Our modern lifestyles have us all in quite a dilemma: we have lots of important work to do, but at the same time, health experts say we should squeeze in about 10,000 steps a day.
How can you possibly cram all of that into your busy day?
Take some of your tasks on the road.
You undoubtably have meetings on the phone several times a week, if not several times a day. Instead of taking every call at your desk and adding to the time you’re spending in your chair, pop in your earbuds and go for a walking meeting during your call with a client, a vendor or a colleague
Walking while on a call can improve your confidence too, so it can be a great way to close a deal.
Walking can also boost your creativity and help you come up with new ideas. Stanford researchers uncovered a compelling correlation between walking and creativity. Walking inside and outside helps people generate ideas both during the walk and after the walk ends.
Here are some other ideas for getting in your daily steps, even when your job requires you to sit for hours:
- Walk over to talk to people instead of calling or Slacking them. If you do this every time you need to talk to someone, then the steps could definitely add up.
- Walk in place.
- Get up and do steps any time you have to read something.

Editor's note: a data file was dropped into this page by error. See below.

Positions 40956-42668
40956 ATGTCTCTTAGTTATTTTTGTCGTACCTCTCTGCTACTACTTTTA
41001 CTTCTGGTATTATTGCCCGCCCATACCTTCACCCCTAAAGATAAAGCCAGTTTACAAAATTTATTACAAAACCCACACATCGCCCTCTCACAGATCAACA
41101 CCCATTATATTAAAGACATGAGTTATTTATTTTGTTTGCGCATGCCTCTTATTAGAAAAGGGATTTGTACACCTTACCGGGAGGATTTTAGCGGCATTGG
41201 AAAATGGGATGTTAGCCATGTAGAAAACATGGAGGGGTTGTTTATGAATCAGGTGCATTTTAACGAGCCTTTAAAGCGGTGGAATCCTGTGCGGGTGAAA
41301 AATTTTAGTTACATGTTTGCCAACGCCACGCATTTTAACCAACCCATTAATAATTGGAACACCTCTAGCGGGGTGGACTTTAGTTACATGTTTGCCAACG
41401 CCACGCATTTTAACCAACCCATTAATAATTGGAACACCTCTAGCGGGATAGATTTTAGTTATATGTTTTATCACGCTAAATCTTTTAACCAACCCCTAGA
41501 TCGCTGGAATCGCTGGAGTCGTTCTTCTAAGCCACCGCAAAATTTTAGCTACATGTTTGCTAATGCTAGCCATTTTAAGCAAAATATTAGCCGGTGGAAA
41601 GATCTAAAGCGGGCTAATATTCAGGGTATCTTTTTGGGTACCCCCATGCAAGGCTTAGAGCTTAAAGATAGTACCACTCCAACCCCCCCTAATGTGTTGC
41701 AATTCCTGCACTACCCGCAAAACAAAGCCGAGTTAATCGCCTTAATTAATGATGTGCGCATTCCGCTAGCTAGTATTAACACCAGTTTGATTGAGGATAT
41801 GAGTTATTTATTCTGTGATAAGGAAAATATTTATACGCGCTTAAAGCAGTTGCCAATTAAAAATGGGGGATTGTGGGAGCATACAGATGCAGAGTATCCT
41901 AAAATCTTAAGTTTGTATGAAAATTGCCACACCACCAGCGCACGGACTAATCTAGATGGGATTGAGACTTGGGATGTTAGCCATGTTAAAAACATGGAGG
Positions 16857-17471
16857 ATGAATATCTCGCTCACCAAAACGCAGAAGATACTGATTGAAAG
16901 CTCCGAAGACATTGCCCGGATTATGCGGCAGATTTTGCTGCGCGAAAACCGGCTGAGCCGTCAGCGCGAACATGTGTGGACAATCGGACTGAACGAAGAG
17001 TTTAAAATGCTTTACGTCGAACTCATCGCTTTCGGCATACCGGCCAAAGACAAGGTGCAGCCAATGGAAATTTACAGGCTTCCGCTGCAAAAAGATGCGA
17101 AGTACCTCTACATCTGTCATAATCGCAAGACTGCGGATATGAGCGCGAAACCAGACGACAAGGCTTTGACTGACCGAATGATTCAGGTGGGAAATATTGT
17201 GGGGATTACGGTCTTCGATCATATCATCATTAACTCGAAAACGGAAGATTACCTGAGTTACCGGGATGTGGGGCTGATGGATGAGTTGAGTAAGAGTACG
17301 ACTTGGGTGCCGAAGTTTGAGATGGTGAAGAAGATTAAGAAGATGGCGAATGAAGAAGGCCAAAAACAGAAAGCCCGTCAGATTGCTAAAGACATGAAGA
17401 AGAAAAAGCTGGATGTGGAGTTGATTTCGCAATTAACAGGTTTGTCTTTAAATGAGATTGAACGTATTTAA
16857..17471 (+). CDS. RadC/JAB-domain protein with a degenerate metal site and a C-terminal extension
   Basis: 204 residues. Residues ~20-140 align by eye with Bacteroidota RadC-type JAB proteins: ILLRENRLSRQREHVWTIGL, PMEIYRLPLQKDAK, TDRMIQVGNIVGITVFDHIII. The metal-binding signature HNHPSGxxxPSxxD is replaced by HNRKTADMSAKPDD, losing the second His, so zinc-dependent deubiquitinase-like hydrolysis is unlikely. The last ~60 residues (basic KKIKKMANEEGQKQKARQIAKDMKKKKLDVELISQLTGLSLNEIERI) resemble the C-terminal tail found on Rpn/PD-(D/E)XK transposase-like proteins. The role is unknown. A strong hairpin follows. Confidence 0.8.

- Do laps when you’re trying to come up with a new idea or figure something out.
- Volunteer to help deliver mail or memos.
- Start a walking club so others can keep you accountable for walking every day.
6. Positive psychology for a positive physiology
Practicing gratitude can have a positive impact on your mental health. By spending some time each day finding things you have to be grateful for, you’re training your brain to look for positivity.
If you partake in this daily practice, you’ll be delighted to know that there are additional benefits. Mental health professionals discovered practicing gratitude can benefit your physical health too by boosting your immune system, helping you manage stress, and more.
To benefit the most from your gratitude, make it a habit through focused practice. Plan to write down at least three things you’re grateful for when you get to your desk every single morning.
Like we outlined in section #4, use a good reward system to form new habits. Here’s a good way to form the daily practice of gratitude: